Wednesday, 31 May 2017

Know When To Hold 'Em

I was recently speaking to a friend who asked me how she should broach the subject of discussing fertility issues with people, which is something that I've thought a lot about since I started writing this blog. Prior to going live and letting basically everyone I know into the most intimate parts of my life I sent an email out to my whole family giving them a summary of what I had been going through, something only my immediate family had been privy to up until that point. I included a link to what I had written so far and offered to answer any questions anybody might have. Of all the emails I sent out, I received back one text message from my cousin offering his support. At first I was hurt and angry; at the time there were a lot of emotions swirling around in my head and I didn't really know where to land. It took me a while to reconcile those emotions and the only way I was able to was by taking a minute to understand where they were coming from.

I come from a semi-private family; and by that I mean they don't want to talk about issues like mine - but they want to know that I'm okay. It's a level of comfort reserved for old-school traditional families - at least mine anyway. The kind of openness it takes to write a blog and tell everyone the experience you had while masturbating into a cup is far beyond the side-conversations prying for information that my family is used to. After I sent out my email to my family, I had expected a bombardment, but what I should have expected is quiet concern, which is what I got, and looking back, meant a whole lot more to me. To my family, it's not your words that show your concern and your love for someone, its your actions - so keeping quiet was their way of respecting my privacy.

What I learned is that if you're looking for support, you need to ask for it. That said, when you're looking for information the principle is the same, but there are a few things that you need to remember.

Everyone is different and so is their journey. There are some people that don't want to talk about their struggle at all, and there are people like myself and K who talk incessantly about our ordeal. This means that when approaching the subject with someone dealing with infertility, you could end up with more than you bargained for, so be concise with your question. For example, if you were to ask me what step we're at in the process, what you're probably meaning to ask is "is she pregnant yet?" but by wanting to be sensitive, you now have an explanation of the actual entire process of IVF on your hands. Why? Because for the most part, in order to understand what step we're in, we likely have to explain the entire process to you which will probably include a list of side discussions required to define certain terms.

There are also many people that have gone through loss, and people that found out they would never even be able to experience that - and every one of those people deals with those situations differently.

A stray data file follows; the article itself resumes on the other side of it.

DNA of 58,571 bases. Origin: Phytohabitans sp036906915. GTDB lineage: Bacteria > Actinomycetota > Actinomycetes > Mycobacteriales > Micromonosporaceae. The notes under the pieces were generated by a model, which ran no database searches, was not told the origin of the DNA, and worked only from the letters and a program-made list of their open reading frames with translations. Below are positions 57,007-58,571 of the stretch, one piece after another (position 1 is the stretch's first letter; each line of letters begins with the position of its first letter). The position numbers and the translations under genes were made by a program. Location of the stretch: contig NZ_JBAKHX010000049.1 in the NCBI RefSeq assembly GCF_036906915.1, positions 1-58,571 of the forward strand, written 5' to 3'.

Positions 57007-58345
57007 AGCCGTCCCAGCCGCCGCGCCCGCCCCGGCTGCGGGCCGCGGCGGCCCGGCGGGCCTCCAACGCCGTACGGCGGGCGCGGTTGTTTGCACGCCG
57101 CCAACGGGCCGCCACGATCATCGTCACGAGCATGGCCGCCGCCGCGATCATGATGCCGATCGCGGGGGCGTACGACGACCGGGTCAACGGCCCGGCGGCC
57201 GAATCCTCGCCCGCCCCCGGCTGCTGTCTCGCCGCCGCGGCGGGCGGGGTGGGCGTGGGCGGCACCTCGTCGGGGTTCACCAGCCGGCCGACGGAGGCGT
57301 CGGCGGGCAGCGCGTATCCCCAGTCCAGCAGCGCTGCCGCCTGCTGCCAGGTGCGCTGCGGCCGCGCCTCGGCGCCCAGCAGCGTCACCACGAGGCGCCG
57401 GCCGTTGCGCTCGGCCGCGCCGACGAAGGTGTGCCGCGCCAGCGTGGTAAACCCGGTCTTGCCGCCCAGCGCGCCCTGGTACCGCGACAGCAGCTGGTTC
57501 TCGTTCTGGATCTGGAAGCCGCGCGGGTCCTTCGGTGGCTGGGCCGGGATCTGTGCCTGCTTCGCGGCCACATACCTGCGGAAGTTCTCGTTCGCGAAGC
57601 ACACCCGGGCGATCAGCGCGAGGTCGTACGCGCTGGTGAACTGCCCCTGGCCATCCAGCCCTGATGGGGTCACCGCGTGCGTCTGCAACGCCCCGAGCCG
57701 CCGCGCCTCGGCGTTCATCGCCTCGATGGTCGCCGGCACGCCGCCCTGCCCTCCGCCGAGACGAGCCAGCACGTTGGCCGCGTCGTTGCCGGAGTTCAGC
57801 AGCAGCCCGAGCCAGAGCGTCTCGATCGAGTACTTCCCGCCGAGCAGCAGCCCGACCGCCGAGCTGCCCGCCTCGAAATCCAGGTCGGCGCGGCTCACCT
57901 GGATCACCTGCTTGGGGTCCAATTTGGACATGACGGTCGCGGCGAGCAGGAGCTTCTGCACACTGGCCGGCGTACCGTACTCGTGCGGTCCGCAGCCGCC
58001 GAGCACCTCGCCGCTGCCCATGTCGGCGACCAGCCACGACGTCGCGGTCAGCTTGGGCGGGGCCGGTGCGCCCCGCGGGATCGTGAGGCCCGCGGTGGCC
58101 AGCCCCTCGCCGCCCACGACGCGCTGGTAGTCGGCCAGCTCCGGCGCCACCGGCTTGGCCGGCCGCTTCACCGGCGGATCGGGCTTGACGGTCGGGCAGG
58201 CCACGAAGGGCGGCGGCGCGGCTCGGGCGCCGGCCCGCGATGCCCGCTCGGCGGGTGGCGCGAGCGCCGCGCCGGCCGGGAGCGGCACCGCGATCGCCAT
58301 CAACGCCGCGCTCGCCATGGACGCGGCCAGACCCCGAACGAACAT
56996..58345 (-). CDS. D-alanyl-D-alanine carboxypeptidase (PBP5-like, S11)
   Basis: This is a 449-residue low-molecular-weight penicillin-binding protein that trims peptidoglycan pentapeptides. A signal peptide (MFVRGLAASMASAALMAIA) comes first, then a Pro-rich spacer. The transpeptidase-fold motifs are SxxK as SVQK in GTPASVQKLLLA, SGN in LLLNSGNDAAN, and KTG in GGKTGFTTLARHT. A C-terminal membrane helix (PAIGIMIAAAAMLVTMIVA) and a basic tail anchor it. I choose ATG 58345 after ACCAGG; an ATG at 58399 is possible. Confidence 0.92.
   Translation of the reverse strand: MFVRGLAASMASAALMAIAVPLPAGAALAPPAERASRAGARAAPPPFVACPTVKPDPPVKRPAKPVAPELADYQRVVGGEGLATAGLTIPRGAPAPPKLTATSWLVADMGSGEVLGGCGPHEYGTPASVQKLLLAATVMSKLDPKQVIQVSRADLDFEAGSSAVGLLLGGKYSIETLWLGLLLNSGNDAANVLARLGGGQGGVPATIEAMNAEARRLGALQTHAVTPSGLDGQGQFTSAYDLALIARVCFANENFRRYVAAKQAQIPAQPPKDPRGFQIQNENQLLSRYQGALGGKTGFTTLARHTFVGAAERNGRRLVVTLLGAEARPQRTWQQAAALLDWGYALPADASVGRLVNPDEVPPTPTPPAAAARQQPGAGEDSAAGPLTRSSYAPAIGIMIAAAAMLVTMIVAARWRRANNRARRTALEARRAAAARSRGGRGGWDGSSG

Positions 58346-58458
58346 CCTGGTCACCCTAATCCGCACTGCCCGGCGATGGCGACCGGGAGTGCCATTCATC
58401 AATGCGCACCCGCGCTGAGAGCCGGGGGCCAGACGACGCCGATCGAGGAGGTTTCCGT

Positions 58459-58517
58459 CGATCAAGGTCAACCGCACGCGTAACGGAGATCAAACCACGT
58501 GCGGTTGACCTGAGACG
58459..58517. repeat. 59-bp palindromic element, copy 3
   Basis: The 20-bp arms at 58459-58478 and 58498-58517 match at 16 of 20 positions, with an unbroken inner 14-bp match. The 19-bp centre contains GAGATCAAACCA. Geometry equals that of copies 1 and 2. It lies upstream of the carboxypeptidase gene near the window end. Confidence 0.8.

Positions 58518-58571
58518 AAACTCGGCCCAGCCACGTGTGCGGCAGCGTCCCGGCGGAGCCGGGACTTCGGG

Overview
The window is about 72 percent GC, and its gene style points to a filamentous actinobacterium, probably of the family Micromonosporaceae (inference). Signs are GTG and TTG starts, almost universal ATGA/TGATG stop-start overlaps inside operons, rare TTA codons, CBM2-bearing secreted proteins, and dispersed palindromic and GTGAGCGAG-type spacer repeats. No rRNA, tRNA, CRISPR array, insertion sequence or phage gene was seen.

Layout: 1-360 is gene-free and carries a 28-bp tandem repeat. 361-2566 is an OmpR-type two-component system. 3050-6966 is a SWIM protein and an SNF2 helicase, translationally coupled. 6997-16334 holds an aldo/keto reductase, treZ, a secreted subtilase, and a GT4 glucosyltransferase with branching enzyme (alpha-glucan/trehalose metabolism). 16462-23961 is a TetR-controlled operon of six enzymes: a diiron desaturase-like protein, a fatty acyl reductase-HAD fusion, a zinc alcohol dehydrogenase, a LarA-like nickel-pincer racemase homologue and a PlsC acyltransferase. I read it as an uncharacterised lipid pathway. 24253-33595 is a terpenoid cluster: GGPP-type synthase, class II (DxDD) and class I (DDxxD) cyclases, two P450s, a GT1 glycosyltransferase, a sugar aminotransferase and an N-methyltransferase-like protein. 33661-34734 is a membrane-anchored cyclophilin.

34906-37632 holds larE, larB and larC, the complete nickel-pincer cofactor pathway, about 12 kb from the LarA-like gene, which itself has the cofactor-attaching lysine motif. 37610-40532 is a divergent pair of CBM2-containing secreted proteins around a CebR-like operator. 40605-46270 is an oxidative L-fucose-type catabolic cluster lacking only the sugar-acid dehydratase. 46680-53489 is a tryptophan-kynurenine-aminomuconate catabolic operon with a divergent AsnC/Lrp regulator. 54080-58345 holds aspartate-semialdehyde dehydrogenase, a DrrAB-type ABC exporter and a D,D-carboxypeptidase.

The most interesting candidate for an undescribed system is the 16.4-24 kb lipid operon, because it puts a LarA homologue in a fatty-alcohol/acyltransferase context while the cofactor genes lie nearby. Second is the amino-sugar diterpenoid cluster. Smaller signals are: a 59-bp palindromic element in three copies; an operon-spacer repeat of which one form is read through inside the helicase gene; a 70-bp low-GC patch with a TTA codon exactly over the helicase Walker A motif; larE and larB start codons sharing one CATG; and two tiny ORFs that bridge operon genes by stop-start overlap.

So there is a level of sensitivity that you will have to show but if you want to know something - ask. Trust me, if they're not comfortable talking about it, they will tell you that. Keeping that in mind, think about the question before you ask it. Kay had an encounter with a co-worker that consisted of him asking her "Are you ready to deal with your first pregnancy basically being a write-off?" - Kay was confused and asked him what he meant, so he said "You know that most women's first pregnancies result in miscarriage don't you?" I mean, the guy was obviously misinformed, but his message was not the problem. It's the fact that he is asking a woman, who is already having difficulty conceiving, if she is ready to lose her first baby. Dude, the answer is no, and also, no -you idiot. He got off lucky because Kay is not the burst-into-tears-at-work-at-shit-said-by-morons kind of person, but most women, would not have been so understanding.

I think it's also important to mention that unless you're asking for it, it's not your responsibility to navigate the feelings of a person dealing with infertility. Doing so is difficult at that best of times and downright impossible for most others, so in my opinion somebody dealing with infertility shouldn't be making you walk on eggshells around them all the time. If they are, you need to lay your cards on the table and tell them that straight up, but be mindful and supportive when you do it.


  1. I appreciate this. And both of you. I know there's been a few times during your journey where I've apologized for asking 100 questions, however with you and K I feel like our relationship is there so I can.
    It sucks that this topic is so "taboo" and uncomfortable for a lot of people. I love that your blog bridges that gap in a lot of ways and explains the process in real-man's language- helps the rest of us who aren't medically minded to understand the process and be more informed.

    I've said it before, and I'll say it 1000 times more, I appreciate your raw voice.


    1. We appreciate you being a part of our journey, and we appreciate your interest!